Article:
I recently read about a person who loaned her car to some friends while she was out of town on a business trip. Some weeks later she received a very unexpected gift in the mail - a speeding ticket. The ticket was mailed as the result of a "red light camera" and the photo clearly showed her license plate number going through the intersection. She tried to remember driving through that intersection but could not ever remembering being there. Then she checked the date - it was the week her friends had borrowed the car from her. What would you do?

This person did something I am not sure I would have even thought of doing. She paid the ticket and never mentioned it to her friends. What she knew was that for her friends this would have been a real financial burden - they were living on a very limited budget. She also knew that they would never deliberately run a red light. So she simply acted out of a generous heart.

Sometimes I kid myself and say that money does not matter to me. I almost pride myself on living a simple lifestyle with no debt. But sometimes it becomes clear to me that there are moments when I love money too much. I am not proud of this but I know that it is true.

A generous heart finds ways to protect, to show respect, to give quietly to others in need. I truly want that kind of heart.

My old Grandpa was as generous as they come. Once his old friend died and did not have any teeth - my old Grandpa gave him his teeth so he would not look so bad in the casket. That's real generosity.

One of my Profs in college, a man with two PhD.'s, a brilliant mind, who taught hundreds of students every semester, took the time to come to my wedding and to buy Linda and I a gift. I still remember the gift - a very nice teapot. That act of generosity took place almost 37 years ago and it still blesses my life. I recently saw him again and my heart was so full to see this dear old man, now well into his 80's, still brimming over with love. When that old teapot would whistle I would think of his generous heart.

Paul said, "God loves a cheerful giver." I do too. And so do you.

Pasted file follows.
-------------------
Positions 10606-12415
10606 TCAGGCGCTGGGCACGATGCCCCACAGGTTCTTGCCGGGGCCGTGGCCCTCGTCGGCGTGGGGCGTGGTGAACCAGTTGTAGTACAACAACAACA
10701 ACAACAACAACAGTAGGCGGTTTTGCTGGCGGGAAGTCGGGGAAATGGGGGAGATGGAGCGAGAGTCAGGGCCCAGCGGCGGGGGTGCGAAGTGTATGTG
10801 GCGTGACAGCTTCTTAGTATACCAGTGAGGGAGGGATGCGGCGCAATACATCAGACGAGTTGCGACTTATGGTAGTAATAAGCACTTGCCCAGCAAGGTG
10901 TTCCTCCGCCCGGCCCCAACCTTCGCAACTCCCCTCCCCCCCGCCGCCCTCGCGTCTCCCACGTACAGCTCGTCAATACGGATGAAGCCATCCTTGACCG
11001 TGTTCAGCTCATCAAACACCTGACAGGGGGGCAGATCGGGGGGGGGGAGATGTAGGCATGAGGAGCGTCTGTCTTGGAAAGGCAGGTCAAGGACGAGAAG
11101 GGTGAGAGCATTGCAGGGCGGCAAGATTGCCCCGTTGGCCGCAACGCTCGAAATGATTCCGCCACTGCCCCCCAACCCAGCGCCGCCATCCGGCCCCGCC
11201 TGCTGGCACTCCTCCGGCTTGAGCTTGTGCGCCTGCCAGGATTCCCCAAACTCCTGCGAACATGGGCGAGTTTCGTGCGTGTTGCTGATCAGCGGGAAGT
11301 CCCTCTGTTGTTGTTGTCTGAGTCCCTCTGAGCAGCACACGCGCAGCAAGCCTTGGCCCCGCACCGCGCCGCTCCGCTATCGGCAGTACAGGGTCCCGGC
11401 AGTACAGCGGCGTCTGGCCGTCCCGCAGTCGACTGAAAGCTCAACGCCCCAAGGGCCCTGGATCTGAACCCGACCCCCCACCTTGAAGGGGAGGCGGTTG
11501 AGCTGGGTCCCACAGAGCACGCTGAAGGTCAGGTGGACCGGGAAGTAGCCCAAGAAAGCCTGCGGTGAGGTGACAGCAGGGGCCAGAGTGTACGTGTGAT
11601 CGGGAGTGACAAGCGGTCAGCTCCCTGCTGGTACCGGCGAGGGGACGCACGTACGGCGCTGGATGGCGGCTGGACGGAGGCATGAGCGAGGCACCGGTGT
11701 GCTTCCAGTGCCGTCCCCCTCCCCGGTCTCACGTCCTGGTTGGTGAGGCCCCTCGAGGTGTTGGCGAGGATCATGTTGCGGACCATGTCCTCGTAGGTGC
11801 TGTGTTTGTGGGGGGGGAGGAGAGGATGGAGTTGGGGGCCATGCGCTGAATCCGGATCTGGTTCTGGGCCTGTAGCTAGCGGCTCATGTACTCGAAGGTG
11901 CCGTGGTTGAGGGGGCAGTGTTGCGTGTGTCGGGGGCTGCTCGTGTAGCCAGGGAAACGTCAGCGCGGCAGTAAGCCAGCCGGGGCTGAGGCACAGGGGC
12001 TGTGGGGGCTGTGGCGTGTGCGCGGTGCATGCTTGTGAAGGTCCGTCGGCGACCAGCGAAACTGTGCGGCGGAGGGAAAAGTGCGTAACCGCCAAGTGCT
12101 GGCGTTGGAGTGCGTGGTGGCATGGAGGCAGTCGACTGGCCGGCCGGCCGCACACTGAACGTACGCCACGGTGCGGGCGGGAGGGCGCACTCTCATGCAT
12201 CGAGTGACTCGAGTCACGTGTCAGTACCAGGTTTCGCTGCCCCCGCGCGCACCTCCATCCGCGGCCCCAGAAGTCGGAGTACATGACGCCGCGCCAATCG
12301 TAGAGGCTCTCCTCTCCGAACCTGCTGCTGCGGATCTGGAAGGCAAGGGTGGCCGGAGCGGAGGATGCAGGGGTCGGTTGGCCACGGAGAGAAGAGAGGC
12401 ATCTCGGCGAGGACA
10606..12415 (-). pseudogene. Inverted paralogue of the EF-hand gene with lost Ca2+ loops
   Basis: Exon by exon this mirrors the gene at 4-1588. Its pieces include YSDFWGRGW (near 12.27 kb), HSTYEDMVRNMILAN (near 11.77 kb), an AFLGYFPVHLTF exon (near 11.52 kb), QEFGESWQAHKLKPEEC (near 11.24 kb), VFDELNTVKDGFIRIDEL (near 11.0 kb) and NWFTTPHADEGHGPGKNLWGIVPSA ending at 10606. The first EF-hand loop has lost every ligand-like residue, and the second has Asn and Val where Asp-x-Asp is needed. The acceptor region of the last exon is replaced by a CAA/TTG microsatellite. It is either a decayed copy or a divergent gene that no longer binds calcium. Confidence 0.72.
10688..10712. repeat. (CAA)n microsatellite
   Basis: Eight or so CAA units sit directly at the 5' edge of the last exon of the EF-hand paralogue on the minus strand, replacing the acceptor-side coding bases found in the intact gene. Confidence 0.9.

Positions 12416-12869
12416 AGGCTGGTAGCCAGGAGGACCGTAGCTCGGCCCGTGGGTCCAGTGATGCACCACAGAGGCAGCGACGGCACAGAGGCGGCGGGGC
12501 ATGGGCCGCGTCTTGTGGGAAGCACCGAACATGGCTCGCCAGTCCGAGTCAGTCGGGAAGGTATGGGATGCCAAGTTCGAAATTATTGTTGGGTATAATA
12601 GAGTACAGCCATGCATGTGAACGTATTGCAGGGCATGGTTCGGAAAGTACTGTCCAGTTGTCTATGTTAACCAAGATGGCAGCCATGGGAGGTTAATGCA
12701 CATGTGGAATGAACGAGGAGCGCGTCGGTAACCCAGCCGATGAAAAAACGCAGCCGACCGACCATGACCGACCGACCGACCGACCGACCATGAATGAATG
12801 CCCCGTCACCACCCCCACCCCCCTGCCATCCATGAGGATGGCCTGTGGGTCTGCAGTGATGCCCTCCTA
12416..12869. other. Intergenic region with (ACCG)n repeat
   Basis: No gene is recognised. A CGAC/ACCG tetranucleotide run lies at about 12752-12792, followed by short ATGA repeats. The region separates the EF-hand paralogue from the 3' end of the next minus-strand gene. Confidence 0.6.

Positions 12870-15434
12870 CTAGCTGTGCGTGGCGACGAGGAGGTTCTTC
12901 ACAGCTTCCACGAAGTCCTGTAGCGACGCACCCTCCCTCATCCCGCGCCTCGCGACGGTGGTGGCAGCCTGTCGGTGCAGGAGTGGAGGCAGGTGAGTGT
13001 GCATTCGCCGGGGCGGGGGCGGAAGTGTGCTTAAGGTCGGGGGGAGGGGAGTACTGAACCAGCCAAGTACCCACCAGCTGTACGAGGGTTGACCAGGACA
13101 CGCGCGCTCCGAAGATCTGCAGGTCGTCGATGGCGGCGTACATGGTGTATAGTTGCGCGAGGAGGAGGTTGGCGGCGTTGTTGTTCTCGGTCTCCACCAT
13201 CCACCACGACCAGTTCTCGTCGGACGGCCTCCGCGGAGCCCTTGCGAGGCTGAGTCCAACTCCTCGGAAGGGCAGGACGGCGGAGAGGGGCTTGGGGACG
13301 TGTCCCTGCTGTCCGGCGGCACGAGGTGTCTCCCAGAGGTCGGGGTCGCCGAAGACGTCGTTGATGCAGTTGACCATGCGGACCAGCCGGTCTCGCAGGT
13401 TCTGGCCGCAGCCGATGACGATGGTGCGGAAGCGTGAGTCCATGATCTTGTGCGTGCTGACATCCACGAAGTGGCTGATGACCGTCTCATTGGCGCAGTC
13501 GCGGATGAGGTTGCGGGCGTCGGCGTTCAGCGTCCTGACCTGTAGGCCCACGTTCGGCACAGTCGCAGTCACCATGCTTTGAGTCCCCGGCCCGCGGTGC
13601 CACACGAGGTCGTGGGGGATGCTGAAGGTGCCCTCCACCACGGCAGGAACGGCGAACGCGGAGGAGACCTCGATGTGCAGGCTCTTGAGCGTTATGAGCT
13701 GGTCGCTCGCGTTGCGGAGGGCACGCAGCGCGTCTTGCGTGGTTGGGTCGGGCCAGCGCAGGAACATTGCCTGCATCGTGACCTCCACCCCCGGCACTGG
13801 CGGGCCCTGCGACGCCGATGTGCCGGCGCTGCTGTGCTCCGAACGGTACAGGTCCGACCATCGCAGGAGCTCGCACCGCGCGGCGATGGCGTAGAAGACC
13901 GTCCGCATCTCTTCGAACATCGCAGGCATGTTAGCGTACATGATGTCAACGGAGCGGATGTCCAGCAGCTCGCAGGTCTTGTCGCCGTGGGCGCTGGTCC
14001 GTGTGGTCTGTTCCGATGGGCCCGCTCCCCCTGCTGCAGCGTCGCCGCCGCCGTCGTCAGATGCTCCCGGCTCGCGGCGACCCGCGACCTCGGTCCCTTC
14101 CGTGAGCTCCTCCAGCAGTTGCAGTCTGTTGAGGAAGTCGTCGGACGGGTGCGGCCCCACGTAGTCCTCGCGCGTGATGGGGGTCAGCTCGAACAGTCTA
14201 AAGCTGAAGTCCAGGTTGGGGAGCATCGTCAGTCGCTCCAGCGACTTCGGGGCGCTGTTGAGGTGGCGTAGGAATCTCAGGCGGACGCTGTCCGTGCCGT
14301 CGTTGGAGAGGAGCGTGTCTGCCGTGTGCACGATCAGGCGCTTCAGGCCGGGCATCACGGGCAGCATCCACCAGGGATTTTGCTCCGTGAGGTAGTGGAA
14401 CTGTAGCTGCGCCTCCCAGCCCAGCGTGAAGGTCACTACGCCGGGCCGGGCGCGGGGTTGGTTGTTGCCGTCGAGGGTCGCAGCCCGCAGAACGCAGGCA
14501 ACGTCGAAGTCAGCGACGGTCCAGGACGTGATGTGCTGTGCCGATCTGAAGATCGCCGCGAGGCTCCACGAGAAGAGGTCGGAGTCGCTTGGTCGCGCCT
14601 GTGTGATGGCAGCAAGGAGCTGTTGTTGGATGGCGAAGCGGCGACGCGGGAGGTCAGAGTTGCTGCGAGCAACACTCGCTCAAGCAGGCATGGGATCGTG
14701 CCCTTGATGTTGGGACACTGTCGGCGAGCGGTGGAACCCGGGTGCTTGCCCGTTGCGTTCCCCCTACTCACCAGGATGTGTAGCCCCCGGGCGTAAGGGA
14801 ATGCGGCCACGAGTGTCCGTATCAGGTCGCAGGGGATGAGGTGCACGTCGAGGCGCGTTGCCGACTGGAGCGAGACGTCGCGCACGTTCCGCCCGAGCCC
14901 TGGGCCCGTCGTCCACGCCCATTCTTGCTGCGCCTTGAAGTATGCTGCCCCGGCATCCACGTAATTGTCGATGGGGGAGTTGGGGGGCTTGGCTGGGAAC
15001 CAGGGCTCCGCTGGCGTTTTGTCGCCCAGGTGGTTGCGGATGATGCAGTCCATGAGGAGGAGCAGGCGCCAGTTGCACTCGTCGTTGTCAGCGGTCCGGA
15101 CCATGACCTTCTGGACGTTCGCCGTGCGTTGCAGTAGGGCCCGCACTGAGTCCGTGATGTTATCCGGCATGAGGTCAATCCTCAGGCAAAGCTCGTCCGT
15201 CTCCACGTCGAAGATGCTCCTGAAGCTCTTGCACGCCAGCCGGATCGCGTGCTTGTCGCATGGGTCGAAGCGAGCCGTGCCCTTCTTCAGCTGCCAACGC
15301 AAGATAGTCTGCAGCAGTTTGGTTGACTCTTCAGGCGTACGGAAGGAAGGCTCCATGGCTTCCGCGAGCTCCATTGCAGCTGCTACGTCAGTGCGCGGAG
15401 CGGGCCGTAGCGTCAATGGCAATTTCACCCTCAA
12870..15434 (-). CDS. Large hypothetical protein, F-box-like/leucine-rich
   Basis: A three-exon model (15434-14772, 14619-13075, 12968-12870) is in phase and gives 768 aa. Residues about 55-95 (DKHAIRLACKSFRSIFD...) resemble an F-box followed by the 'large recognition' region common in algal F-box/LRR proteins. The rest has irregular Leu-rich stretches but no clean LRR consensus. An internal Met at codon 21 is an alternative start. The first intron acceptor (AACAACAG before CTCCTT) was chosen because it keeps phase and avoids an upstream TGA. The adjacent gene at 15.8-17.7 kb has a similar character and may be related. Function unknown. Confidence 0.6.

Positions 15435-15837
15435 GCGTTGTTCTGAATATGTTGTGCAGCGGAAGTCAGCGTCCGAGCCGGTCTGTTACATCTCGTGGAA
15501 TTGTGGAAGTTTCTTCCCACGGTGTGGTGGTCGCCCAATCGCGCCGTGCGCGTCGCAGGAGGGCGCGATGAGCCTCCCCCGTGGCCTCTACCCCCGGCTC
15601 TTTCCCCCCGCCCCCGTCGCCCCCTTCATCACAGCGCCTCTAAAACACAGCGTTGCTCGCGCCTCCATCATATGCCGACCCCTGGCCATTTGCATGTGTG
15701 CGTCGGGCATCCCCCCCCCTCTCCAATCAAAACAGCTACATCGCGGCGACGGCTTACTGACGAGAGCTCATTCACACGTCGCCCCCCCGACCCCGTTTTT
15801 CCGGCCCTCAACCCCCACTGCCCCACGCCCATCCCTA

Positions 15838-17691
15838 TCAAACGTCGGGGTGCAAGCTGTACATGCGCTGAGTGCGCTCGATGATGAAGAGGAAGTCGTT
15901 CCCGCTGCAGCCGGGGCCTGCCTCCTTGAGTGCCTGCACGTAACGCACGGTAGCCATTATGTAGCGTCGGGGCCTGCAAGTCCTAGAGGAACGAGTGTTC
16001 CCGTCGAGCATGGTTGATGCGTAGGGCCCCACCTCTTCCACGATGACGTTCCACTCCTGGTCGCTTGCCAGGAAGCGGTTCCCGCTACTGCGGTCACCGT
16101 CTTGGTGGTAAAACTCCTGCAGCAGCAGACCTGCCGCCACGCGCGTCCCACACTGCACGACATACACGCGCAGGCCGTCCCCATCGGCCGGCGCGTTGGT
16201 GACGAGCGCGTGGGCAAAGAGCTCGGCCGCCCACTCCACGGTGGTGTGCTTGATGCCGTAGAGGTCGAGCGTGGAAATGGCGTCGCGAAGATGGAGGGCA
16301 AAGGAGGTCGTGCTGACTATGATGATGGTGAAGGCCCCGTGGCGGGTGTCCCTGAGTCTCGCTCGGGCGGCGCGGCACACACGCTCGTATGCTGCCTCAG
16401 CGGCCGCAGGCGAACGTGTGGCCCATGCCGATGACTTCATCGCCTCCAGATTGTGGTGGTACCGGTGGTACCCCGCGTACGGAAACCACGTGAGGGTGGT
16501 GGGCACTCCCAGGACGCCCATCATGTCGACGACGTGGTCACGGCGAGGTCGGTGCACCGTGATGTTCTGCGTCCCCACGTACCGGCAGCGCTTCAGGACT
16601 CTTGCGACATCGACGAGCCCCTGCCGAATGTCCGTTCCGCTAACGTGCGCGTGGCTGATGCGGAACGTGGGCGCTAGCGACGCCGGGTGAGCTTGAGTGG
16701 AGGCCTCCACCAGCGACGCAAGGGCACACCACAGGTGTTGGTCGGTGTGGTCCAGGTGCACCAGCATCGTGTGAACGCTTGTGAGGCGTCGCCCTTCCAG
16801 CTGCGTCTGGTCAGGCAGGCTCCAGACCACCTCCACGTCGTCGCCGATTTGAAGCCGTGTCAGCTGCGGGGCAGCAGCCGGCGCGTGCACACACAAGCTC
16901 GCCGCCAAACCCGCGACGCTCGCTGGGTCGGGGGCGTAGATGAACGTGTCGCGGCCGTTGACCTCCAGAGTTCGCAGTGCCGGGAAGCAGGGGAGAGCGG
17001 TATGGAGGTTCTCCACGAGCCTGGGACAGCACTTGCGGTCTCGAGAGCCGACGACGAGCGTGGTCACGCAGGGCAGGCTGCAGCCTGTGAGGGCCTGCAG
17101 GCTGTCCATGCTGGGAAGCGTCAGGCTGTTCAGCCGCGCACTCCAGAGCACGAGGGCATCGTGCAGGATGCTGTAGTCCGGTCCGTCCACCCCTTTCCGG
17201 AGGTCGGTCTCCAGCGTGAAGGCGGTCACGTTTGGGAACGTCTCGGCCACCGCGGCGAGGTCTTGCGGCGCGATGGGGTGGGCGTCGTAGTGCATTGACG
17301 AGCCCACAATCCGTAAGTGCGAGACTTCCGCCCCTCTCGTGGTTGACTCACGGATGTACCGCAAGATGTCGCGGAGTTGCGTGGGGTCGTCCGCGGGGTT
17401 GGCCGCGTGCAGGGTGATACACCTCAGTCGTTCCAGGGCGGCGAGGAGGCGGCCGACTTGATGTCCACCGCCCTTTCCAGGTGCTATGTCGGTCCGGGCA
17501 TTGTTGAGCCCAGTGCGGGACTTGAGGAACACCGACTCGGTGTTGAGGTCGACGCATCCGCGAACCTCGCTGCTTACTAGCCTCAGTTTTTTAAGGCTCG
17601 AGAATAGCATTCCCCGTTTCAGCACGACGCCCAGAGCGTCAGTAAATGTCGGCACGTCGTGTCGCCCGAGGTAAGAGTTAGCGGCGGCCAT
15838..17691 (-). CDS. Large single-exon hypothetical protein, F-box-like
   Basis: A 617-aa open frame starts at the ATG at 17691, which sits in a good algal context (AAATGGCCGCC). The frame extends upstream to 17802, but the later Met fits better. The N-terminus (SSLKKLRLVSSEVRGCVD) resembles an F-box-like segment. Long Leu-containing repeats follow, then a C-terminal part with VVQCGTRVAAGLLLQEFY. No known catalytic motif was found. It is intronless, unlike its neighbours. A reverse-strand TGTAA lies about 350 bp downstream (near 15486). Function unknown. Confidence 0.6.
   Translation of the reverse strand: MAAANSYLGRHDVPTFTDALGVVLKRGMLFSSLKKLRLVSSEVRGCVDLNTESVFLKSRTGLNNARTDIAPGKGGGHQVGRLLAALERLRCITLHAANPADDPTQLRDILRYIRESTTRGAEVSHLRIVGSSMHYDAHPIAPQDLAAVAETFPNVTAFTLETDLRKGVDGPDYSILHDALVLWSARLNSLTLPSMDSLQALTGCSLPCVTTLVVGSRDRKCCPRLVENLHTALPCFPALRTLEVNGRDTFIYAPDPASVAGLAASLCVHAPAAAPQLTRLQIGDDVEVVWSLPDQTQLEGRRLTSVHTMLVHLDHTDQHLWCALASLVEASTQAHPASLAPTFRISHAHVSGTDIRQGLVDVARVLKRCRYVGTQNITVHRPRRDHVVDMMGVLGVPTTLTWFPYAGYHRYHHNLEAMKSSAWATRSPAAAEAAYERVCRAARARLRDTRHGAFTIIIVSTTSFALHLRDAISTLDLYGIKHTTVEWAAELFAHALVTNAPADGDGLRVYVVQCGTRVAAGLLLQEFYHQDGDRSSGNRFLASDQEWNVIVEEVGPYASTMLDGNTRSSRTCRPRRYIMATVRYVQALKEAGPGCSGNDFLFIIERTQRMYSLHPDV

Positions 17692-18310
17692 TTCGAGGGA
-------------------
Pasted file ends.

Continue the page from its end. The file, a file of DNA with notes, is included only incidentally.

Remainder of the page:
Be generous - I am determined to be more generous than ever.

Just thinking, Steve

Sunday, May 9, 2010

Do You Feel Competent?

I have many things in my life that are easy for me. Meeting new people is easy for me. I am one of those "extroverts" that drive you crazy when they make friends with the waitress at the corner cafe and the security guard in the parking lot and the President of the Bank, and the custodian at the school and the next door neighbor that no one talks to, because he is odd. Meeting people is easy and getting them to talk about themselves is a snap for me. Doing regular exercise is easy for me, not that I always want to get out of bed early, but I am by nature and habit a morning person who loves to be outside and get moving. Getting excited about a new adventure, something I have not tried before is easy -- the payoff is often learning something new about myself and others and I really enjoy that.

I have things that are not as easy for me. Confronting someone about a problem is not easy - I do it quite regularly, but I often feel nervous and anxious before hand. Buying big ticket items is nerve racking to me -- I would never buy a car, house, or anything very expensive again, if I did not feel I had to. Part of the reason, is because I don't want to let go of my money and because I feel very unsure whether I would ever get a "good deal", what ever that means. When I have to do it, I do my research and I get it done but it is never easy for me.

All of us need a certain level of competence. We need to feel capable of making decisions and of doing what needs to be done when it needs to be done. This is a basic skill of living.

Day after day, I interact with amazing people who are remarkable in their talent and skills. And yet many of them feel incompetent. I am blown away by this. I spend a great deal of time and energy convincing people that they have what it takes to be successful.

In his novel, Bridge of Sighs, Richard Russo portrays a startling scene between two of the main characters in the book, a Father and Son. The Son is now grown and his Father confides in him a deep, dark secret with the plea, "Don't tell nobody". He tells his son, that every election he would go to the voting booth and he would stay in the booth long enough to fill out the ballot, but in reality he never voted. For all his life, he felt the urge as an American citizen and knew it was his right and privilege to vote but he never felt competent to decide and so he never did.